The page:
The Accidental Journalist (an occasional series chronicling how predictable, preventable crashes are turned into accidents)

There’s an underlying tone of the passive voice (not to mention repeated use of the word “accident”) running through this Daily Beast dispatch Note the opening: “With summer driving season here, so is the deadliest part of the year on the road. The Daily Beast crunches the numbers to determine the 100 interstates most likely to generate a fatal wreck.”

You see, it’s the interstates that generate the crashes, not the actions of drivers. It’s also questionable whether it makes sense to focus on interstate highways, which per mile driven rank among the safest of roads traveled. A further problem is the lack of any exposure data — “fatal accidents” per mile is a rather meaningless statistic when we don’t know how many people drove those miles.

A bit further down: “Summertime, when America traditionally takes to the road, carries with it a more somber tradition—’the 100 deadliest days’ of the year for drivers.” It’s makes it sound as if there were something about the days themselves that were somehow dangerous, rather than the actions — e.g., the increased alcohol intake over the Fourth of July — that actually lie behind these fatalities.

This entry was posted on Tuesday, June 8th, 2010 at 1:31 pm and is filed under Traffic safety. You can follow any responses to this entry through the RSS 2.0 feed. You can leave a response, or trackback from your own site.

6 Responses to “The Accidental Journalist (an occasional series chronicling how predictable, preventable crashes are turned into accidents)”

  1. fred_dot_u Says:

    Thanks to your book and this blog, I’ve taken note of similar phrasing in the local papers and elsewhere. Dangerous roads, dangerous bike lanes, and as you’ve noted, dangerous days. It’s an amazing thing that human-kind has survived this long with all the dangerous inanimate objects around us!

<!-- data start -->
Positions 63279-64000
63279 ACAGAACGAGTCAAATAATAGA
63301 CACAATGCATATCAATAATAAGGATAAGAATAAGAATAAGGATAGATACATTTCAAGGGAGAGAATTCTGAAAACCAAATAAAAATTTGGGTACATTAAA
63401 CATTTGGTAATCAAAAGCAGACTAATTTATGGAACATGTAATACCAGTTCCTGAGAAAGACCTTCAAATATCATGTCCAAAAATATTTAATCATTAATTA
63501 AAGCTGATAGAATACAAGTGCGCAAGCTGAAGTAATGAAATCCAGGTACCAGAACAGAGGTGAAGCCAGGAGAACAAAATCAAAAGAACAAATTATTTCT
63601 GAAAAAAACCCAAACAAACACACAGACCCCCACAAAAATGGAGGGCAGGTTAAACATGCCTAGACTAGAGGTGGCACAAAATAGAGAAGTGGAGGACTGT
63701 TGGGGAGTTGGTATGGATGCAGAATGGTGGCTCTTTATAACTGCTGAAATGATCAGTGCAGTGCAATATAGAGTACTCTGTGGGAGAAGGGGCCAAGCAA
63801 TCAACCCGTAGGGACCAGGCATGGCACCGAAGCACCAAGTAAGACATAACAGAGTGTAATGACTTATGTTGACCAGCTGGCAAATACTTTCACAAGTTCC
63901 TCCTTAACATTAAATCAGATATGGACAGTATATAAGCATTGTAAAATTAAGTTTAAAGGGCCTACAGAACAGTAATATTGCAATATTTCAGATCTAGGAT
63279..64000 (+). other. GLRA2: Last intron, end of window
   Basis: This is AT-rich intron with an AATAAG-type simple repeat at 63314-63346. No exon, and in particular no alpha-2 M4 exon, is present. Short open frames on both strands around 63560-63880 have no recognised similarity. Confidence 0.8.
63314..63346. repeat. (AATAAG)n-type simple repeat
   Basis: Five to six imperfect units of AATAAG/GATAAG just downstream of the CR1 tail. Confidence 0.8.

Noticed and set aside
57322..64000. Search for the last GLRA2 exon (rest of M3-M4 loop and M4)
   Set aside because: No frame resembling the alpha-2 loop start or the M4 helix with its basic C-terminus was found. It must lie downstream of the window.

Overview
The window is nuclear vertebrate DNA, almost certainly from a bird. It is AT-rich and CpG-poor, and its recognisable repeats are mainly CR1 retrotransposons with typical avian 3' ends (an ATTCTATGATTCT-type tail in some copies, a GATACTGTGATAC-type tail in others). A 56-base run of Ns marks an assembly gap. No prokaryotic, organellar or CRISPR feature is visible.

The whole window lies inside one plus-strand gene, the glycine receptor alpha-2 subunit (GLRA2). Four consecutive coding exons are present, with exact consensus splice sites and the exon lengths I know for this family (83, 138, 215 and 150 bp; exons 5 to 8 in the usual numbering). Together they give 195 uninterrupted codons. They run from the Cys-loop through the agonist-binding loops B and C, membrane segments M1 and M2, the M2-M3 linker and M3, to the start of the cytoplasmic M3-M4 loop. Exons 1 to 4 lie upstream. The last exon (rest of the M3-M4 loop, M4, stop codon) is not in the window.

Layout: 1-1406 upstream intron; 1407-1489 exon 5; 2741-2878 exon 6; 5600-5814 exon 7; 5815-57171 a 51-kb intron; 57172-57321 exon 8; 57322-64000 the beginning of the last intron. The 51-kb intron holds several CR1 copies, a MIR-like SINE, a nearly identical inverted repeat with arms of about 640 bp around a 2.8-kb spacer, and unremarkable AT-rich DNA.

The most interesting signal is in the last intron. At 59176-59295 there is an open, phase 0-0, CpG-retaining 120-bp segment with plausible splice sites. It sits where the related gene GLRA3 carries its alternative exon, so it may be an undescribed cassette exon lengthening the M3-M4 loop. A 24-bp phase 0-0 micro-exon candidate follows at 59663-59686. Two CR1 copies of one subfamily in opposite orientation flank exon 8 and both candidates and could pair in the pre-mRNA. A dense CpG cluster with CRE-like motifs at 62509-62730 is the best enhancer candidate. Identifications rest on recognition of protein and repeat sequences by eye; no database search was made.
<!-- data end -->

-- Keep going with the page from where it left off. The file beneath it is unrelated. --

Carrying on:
As a commuting cyclist, I’ve been told by people how dangerous the roads are. I’ve been told by one client that he’d seen me riding in the rain with dangerous trucks right behind me.

    A couple years ago, In Florida, a major series of crashes were the result of drivers entering an area of low to zero visibility on the interstate. It was blamed on weather, an out-of-control controlled burn, but the Highway Patrol handed out citations after an investigation. Oh, boy, were there some angry drivers and media discussions about that.

    Drivers, don’t take responsibility, blame it on the roads, the smoke, the weather, sheesh.

  2. Jim PE Says:

    Mr. Vanderbilt, did you say anything to the Daily Beast? I think you have enough visibility that they might listen to you.

  3. Sean P. Says:

    The Seattle Times recently published an article about the most dangerous places in the city for bicyclists. The article also included a link to a map of bicycle crashes. Not surprisingly, there was little correlation between the the “most dangerous spots” (usually avoided by cyclists for that reason) and the places with the most bicycle crashes (mostly places with relatively high amounts of both auto and bicycle traffic).

  4. plr Says:

    While I agree with this point when it comes to individual crashes (and this is a very common issue in reporting), I think you’re overreaching here. It makes sense to look at why there are more crashes on some roads or days than on others.

  5. Rich Wilson Says:

    I noticed that the AP referred to the death of Nelson Mandela’s great-grand daughter, hit by a drunk driver as an accident. A quick search now shows most headlines using ‘crash’, with the notable exception of NPR

  6. Kate Says:

    From today’s Boston Globe, ‘“These are not accidents; these are crashes,’’ Sampson said. “They could have been avoided.’’’

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Traffic Tom Vanderbilt

How We Drive is the companion blog to Tom Vanderbilt’s New York Times bestselling book, Traffic: Why We Drive the Way We Do (and What It Says About Us), published by Alfred A. Knopf in the U.S. and Canada, Penguin in the U.K, and in languages other than English by a number of other fine publishers worldwide.

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